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D-Day Vet To Be Awarded French Legion Of Honor Medal. Here Is His Story Of Unmatched Courage And Sacrifice

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Matt M. Miller Contributor
  • World War II veteran Alvin Perry was drafted into the Army in November of 1943. He was born in Kentucky in 1923 and was raised in a home with no electricity, phone or car, he told the Louisville Courier Journal.
  • The Germans took Perry captive and brought him to an Axis field hospital in Rouen, France.
  • Perry is scheduled to receive the French Legion of Honor Friday, which Napoleon Bonaparte founded in 1802 and is meant to designate “eminent service” to France.

A French official will award D-Day veteran Alvin Perry, 95, of Kentucky the Legion of Honor medal Friday for his brave service in the campaign to liberate France from Nazi occupation.

Napoleon Bonaparte founded the Legion of Honor in 1802. The award is meant to designate “eminent service” to France, the Louisville Courier Journal reported.

“The American people call it the Normandy invasion. We call it the liberation,” explained Guillaume Lacroix, the consul general of France to the Midwest who will award the medal to Perry.

“The French people are extremely grateful,” he continued.

Perry was drafted into the Army in November 1943. He was born in Kentucky in 1923 and was raised in a home with no electricity, phone or car and traveled by horse, he told the Courier Journal.

After 17 weeks of basic training, Perry was shipped to Europe to prepare for the Normandy invasion.

“I wasn’t happy. I knew where we were going,” he said.

Handout photo of U.S. reinforcements landing on Omaha beach during the Normandy D-Day landings near Vierville sur Mer

U.S. reinforcements land on Omaha beach during the Normandy D-Day landings near Vierville sur Mer, France, on June 6, 1944 in this handout photo provided by the U.S. National Archives. REUTERS/Cpt Herman Wall/US National Archives/Handout via Reuters.

Perry’s landing craft dismounted on, at that point, an Allied controlled Omaha Beach in France on June 6, 1944. There were still Germans giving resistance to the Allied advance further up the beach.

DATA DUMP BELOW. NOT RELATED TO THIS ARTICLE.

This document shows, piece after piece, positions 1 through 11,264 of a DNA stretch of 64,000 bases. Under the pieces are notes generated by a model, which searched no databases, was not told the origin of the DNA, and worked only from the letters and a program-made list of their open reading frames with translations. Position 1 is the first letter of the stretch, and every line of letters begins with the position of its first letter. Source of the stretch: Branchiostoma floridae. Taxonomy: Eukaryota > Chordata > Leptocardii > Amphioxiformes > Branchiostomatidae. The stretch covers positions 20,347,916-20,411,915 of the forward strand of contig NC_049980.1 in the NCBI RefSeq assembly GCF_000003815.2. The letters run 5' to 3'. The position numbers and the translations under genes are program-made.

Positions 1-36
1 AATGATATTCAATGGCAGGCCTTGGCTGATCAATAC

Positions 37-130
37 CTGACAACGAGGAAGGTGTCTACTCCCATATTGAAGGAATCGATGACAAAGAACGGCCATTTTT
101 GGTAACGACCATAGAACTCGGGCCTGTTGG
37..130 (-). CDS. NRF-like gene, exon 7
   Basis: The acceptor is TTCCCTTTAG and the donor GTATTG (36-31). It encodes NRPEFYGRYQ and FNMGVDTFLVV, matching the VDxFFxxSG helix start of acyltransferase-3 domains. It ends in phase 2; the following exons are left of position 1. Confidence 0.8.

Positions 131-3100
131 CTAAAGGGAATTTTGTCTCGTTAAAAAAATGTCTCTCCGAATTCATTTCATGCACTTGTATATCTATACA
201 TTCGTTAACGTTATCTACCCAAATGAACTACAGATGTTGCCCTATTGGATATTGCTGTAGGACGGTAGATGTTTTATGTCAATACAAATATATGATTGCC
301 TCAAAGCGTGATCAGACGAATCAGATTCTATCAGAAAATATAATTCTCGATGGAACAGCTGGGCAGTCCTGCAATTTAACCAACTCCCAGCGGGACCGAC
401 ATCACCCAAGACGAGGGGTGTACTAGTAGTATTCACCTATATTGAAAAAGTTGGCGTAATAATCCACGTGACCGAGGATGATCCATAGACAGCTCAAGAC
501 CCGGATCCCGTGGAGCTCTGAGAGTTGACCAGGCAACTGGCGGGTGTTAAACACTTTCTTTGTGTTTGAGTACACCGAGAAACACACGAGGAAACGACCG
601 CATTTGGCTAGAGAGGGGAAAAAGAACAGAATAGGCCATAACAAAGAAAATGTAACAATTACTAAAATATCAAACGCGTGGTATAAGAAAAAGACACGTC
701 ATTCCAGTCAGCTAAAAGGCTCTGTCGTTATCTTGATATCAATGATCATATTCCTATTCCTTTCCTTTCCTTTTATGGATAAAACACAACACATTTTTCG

“You don’t know what it’s like. You might be killed any minute,” he explained.

Perry was supposed to take part in a “mop-up” operation to clear remaining Germans in the area. (RELATED: Today Is The 75-Year Anniversary Of D-Day. Take A Moment To Remember How Badass Our Paratroopers Were On That Day) 

What was supposed to be a low intensity mission, according to unit commanders, turned into six days of hard fighting because the infantry was left unsupported by armored units (tanks) because of a bridge explosion, according to the Courier Journal. Perry next found himself in an intense firefight.

“The general told us we’d have an easy time, and we’d be having a hot breakfast the next morning. But that didn’t happen,” Perry said.

German soldiers surrounded Perry’s unit during the engagement.

“I could see the Germans running by us on the right,” Perry recounted. “In a short time, we were surrounded. They were firing at us from all angles.”

A German bullet hit Perry in the shoulder during the fight.

Following the firefight, the Germans took Perry captive and brought him to an Axis field hospital in Rouen, France, to be treated for his wounds. He was then shipped via train car to Stalag XII-A, a prisoner of war (POW) camp in Limburg, Germany. The journey took 16 days on account of frequent Allied bombing of the rail line. He says some American POWs who tried to escape were shot dead in front of him and the other prisoners during the journey.

“One fell right at my feet. We thought they were going to shoot us, too. … I was scared,” he said.

A LCVP (Landing Craft, Vehicle, Personnel) from the U.S. Coast Guard-manned USS Samuel Chase disembarks troops of the U.S. Army's First Division on the morning of June 6, 1944 (D-Day) at Omaha Beach. (Credit: official U.S. Coast Guard photograph)

A LCVP (Landing Craft, Vehicle, Personnel) from the U.S. Coast Guard-manned USS Samuel Chase disembarks troops of the U.S. Army’s First Division on the morning of June 6, 1944 (D-Day) at Omaha Beach. (Credit: official U.S. Coast Guard photograph)

Perry was forced to perform labor such as repairing bombed railways or picking crops while he was a POW. Perry says though his time as a POW was hard, the Germans “could have treated us a lot worse.”

“As long as you behaved, you were all right,” he explained.

The Allied forces liberated Perry’s POW camp on April 29, 1945.

“That was a feeling that I can’t describe,” Perry said according to the Courier Journal.

“We didn’t know if we’d get liberated. We were thrilled,” he continued.

Perry was discharged and returned home to his family in Kentucky in November 1945.

Perry still has a hole in his shoulder 75 years after the Battle of Normandy.

“There’s a hole there, but it doesn’t hurt too bad,” he said.

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